Population Structure of Bottlenose Dolphins, Tursiops sp., in Moreton Bay, Australia
(Supervisors: Lanyon, Parra, Seddon & Noad)
The Moreton Bay bottlenose dolphins appear to have formed groupings based on distinct foraging specialisations (feeding on discarded by-catch of prawn trawlers; hand-feeding by tourists) that may be strongly influenced by social structure and learning. This PhD study examines the social as well as genetic population structure of the Bay's dolphins. Individuals will be photographically identified based on dorsal fin shape and lateral body markings to examine association patterns and social groupings. This social structuring will be compared to genetic differentiation. Biopsy tissue samples will be screened using Tursiops-specific microsatellite and mtDNA primers, to individually identify (gene-tag) dolphins, analyse relatedness and identify any genetic groupings within the Moreton Bay dolphins. Results of this project will identify ecologically significant units of bottlenose dolphins in the bay and indicate whether they should be managed as a single panmictic population or as several distinct entities. Knowledge of social and genetic structuring within the population is needed to develop appropriate management strategies.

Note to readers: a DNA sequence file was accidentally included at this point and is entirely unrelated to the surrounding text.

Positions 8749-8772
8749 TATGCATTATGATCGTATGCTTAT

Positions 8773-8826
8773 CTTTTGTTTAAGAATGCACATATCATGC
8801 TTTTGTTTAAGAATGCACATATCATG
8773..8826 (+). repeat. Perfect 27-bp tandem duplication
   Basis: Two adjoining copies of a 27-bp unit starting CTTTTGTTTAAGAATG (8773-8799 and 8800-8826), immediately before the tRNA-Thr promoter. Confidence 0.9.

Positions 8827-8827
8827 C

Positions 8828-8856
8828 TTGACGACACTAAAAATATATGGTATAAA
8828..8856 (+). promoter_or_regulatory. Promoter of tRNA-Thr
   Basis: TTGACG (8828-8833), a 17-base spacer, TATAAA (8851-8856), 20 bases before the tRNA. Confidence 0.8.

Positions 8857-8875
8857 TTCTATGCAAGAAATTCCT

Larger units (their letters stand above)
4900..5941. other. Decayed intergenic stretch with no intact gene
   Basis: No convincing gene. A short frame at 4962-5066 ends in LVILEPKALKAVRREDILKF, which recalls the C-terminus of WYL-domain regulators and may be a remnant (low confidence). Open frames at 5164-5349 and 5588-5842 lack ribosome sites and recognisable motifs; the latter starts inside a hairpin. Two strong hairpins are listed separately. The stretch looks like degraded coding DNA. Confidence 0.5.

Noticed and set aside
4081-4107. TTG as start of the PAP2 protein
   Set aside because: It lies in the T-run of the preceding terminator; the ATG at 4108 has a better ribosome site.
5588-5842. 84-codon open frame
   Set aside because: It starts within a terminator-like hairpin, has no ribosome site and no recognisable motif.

Ansmann IC, Parra GJ, Chilvers BL and Lanyon JM (2012) Dolphins restructure social system after reduction of commercial fisheries Animal Behaviour 84: 575-581.
Ansmann IC, Parra GJ, Lanyon JM and Seddon JM (2012) Fine-scale genetic population structure in a mobile marine mammal: inshore bottlenose dolphins in Moreton Bay, Australia. Molecular Ecology 21, 4472-4485.
UQ Science Faculty Conference Travel Award 2009 $1000
Best student presentation at European Cetacean Society Conference 2011, Cadiz Spain, 21-23 March 2011.